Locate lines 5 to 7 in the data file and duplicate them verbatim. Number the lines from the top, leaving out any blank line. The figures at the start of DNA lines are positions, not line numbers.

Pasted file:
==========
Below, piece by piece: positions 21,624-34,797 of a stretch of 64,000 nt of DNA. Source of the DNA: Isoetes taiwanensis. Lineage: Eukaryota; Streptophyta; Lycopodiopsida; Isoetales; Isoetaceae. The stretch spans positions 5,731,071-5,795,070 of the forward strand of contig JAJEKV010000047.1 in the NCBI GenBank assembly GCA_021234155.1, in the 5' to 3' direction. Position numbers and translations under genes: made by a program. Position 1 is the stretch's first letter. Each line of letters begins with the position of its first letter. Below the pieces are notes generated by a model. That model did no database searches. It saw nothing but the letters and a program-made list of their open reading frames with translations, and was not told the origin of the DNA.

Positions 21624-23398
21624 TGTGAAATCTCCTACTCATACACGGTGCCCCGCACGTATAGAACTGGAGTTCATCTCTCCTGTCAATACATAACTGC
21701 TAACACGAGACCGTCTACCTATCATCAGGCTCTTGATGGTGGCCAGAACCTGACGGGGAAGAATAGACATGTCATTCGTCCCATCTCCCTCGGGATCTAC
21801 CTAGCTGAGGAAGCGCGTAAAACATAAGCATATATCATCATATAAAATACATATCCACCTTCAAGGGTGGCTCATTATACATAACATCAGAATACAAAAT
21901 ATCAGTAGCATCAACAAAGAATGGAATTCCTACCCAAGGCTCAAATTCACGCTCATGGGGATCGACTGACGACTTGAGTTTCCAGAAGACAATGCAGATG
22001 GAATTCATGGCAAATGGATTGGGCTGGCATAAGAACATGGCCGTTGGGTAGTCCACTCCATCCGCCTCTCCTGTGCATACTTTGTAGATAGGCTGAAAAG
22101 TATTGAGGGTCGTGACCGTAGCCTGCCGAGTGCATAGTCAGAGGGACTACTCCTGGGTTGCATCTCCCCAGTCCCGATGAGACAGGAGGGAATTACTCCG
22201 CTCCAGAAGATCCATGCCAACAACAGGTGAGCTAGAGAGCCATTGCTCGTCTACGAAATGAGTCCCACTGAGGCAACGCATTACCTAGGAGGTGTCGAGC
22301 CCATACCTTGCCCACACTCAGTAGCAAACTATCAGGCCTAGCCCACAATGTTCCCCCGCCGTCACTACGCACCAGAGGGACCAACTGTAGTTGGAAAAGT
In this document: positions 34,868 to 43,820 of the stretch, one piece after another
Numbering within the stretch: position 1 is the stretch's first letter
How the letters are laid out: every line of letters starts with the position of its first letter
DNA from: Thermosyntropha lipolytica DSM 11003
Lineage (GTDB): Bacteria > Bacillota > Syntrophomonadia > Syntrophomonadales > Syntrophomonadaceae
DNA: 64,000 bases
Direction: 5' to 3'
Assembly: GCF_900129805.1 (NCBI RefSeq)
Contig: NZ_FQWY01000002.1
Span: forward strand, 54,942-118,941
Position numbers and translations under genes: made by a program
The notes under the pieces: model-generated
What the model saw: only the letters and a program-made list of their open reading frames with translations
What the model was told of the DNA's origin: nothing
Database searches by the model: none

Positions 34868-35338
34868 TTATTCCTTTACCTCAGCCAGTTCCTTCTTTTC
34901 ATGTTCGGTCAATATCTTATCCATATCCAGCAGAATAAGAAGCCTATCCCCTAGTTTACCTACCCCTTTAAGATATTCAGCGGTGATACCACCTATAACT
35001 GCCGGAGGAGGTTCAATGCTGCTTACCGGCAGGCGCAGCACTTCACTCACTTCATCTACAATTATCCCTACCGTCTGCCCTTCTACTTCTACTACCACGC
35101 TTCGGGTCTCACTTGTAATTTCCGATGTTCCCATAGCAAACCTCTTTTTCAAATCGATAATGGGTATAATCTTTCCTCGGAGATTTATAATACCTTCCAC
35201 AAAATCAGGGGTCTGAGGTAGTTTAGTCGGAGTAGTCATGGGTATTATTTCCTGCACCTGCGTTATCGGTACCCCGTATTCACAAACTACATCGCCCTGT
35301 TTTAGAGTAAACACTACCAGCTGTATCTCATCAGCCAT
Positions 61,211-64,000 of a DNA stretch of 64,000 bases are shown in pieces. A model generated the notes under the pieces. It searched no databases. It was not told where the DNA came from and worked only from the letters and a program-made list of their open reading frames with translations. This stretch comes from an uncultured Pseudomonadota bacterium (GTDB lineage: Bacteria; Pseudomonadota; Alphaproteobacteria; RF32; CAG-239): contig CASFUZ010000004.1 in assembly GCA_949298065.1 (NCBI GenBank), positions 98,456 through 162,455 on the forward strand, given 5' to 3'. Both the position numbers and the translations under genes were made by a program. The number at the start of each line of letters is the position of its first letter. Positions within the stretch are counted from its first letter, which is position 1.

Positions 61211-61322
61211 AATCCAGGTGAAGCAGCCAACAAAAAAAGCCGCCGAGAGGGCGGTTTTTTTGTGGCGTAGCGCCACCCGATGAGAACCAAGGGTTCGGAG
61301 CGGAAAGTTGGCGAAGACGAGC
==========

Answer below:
21801 CTAGCTGAGGAAGCGCGTAAAACATAAGCATATATCATCATATAAAATACATATCCACCTTCAAGGGTGGCTCATTATACATAACATCAGAATACAAAAT
21901 ATCAGTAGCATCAACAAAGAATGGAATTCCTACCCAAGGCTCAAATTCACGCTCATGGGGATCGACTGACGACTTGAGTTTCCAGAAGACAATGCAGATG
22001 GAATTCATGGCAAATGGATTGGGCTGGCATAAGAACATGGCCGTTGGGTAGTCCACTCCATCCGCCTCTCCTGTGCATACTTTGTAGATAGGCTGAAAAG